Highlights from

WCD 2019

World Congress of Dermatology

Milan 10-15 June 2019

Registries – an important research tool in biologics

Registry data on the use of biologics give important additional information on how the drug is behaving in daily practice.

As Prof. Bruce E. Strober (UConn Health, USA) pointed out, randomised controlled clinical trials (RCT) lasting up to 1 year now exist for all biologics and present the “gold standard” of evidence-based medicine [1]. However, they have several important limitations: they allow no long-term (>1 year) comparative efficacy assessments; milder patients are often excluded as only more severe patients are enrolled; and due to strict inclusion criteria, patients are generally healthier than in daily practice and have less comorbidities. No combination therapy is evaluated in these trials, even though combinations are very common in daily practice.

“To get a thorough picture of a drug, registries are required to establish comparative long-term effectiveness,” said Prof. Strober. They allow longer term cross comparisons, often beyond 1 year, and are a valuable tool to assess efficacy and safety in daily practice [1]. Questions that can be uniquely addressed with registries are real-world durability of response, effectiveness and safety in patients with major comorbidities, and the important question of whether treat-to-target is being practiced.

An example of a real-life assessment of systemic treatment and durability of response comes from the BIOBADADERM registry [2]. In this registry, the durability of response was compared between classic systemic therapies and biologics (i.e. TNF inhibitors and ustekinumab) prescribed from 2008-2013 in hospitals in Spain in 1,956 patients with moderate-to-severe psoriasis. Median follow up time was 3.3 years. In this analysis, biologics showed a higher drug survival than classics. The main reason for discontinuation was lack of efficacy (36.4%) and remission (27.2%).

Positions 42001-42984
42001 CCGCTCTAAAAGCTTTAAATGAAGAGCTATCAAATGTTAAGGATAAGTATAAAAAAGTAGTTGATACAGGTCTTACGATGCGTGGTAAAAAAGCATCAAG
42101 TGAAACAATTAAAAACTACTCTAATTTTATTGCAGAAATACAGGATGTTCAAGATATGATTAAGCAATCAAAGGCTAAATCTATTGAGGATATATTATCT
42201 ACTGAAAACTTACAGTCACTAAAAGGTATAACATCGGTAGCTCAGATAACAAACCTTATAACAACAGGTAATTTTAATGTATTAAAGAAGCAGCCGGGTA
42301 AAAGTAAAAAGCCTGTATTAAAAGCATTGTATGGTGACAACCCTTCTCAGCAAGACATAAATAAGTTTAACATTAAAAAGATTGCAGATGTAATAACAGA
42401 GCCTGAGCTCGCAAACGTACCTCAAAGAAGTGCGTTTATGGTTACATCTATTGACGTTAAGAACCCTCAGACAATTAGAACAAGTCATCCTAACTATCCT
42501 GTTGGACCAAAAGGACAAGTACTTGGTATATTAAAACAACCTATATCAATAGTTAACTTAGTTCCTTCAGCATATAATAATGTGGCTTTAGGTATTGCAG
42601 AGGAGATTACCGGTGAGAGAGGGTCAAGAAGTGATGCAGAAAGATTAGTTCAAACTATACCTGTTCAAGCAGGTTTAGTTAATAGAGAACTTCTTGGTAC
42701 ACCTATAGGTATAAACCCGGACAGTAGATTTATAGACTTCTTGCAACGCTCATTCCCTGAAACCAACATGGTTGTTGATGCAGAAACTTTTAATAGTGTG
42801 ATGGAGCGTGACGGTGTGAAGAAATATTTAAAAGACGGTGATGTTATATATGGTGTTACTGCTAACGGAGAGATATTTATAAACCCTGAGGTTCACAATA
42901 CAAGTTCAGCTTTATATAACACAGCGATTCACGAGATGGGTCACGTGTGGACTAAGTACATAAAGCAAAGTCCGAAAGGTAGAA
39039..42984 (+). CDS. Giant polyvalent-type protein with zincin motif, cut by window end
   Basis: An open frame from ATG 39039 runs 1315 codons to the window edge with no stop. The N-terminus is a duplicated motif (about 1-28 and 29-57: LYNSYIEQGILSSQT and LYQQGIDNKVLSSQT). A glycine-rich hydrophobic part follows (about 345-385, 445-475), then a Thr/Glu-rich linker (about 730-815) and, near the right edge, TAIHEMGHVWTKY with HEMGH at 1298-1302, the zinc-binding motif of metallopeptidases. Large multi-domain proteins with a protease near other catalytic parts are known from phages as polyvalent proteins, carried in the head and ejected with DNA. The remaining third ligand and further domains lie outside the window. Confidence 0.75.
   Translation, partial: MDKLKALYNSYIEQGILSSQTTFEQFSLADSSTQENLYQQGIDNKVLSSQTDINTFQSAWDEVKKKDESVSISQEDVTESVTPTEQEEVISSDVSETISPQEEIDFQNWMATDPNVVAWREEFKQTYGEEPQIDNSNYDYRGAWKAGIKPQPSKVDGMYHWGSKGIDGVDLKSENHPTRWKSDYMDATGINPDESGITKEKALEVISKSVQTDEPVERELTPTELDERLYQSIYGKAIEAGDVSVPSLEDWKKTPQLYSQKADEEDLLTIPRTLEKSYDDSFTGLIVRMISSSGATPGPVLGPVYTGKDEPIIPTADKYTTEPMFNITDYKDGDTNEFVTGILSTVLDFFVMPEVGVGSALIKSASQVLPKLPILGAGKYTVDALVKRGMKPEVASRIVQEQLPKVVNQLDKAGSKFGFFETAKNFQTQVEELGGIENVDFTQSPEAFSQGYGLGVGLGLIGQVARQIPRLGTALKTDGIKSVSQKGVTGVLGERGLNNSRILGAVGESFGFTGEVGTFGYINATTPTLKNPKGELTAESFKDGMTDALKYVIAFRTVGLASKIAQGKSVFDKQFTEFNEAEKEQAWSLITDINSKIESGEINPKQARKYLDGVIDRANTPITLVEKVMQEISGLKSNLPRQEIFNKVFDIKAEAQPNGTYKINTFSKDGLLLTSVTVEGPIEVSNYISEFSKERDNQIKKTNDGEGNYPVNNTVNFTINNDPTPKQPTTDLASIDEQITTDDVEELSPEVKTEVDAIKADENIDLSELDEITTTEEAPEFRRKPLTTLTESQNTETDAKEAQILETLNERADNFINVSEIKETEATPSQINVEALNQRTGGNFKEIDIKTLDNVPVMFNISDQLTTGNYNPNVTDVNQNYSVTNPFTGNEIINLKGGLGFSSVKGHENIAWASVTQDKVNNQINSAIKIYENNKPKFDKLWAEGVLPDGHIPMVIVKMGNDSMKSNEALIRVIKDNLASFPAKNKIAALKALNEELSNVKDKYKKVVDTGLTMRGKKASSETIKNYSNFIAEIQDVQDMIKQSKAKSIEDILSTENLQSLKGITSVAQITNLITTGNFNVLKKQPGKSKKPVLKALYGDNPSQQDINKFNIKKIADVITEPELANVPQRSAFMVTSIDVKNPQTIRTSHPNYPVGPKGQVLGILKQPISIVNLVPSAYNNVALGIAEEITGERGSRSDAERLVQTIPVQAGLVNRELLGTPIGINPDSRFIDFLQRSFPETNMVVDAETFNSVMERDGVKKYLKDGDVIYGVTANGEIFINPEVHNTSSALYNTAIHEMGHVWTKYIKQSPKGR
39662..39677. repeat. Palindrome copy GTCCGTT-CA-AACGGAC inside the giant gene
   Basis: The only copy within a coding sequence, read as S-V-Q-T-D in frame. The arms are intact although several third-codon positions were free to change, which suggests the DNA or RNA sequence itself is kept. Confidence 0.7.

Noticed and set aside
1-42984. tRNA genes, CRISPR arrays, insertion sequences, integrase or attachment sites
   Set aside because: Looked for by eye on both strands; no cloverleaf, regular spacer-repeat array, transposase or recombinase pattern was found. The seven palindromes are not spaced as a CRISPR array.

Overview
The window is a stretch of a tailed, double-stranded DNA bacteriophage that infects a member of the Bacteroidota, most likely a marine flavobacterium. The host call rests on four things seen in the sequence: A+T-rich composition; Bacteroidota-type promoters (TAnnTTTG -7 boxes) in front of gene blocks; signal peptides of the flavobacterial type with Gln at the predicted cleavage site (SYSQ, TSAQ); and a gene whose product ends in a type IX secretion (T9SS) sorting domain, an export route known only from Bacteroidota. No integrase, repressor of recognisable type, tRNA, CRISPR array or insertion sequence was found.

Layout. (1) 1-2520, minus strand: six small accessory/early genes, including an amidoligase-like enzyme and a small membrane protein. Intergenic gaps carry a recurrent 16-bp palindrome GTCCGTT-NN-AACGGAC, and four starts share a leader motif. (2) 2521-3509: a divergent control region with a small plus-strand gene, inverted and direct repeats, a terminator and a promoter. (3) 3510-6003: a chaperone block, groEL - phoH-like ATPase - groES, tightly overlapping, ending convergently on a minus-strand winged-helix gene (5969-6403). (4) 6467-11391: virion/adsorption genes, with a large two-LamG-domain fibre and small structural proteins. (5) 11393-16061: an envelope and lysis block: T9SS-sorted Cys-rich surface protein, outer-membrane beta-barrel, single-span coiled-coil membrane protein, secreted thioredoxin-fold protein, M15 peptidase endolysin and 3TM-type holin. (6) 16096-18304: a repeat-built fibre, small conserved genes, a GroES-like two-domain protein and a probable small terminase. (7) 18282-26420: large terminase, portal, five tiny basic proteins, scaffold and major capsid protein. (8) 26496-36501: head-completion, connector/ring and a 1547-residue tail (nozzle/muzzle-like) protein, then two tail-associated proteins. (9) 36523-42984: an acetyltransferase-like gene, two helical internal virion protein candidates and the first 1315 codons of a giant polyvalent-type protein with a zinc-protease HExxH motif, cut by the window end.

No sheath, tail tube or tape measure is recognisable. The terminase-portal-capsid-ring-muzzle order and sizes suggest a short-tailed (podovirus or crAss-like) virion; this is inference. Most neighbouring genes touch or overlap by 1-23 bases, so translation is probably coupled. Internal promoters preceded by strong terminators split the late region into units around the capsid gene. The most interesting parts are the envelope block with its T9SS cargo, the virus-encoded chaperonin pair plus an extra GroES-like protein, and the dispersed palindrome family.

Despite the large amount of data available on biologics, analyses from registries and RCTs that incorporate analyses of the newer therapies, such as selective IL-23 inhibitors, IL-17 inhibitors, and apremilast, are still lacking. One study published this year that tried to fill this gap is an analysis of the Danish DERMBIO registry, which compared the drug survival of the IL-17 blockers secukinumab and ixekizumab over 12 months [3]. Drug survival of ixekizumab was significantly higher compared with secukinumab. After a year 23.5% vs 0.0% of bio-naïve secukinumab and ixekizumab treated patients with moderate-to-severe psoriasis discontinued therapy. Surprisingly, drug survival was higher for ixekizumab even though secukinumab-treated patients had been treated with significantly fewer biologics before starting this drug.

The content and interpretation of these conference highlights are the views and comments of the speakers/authors.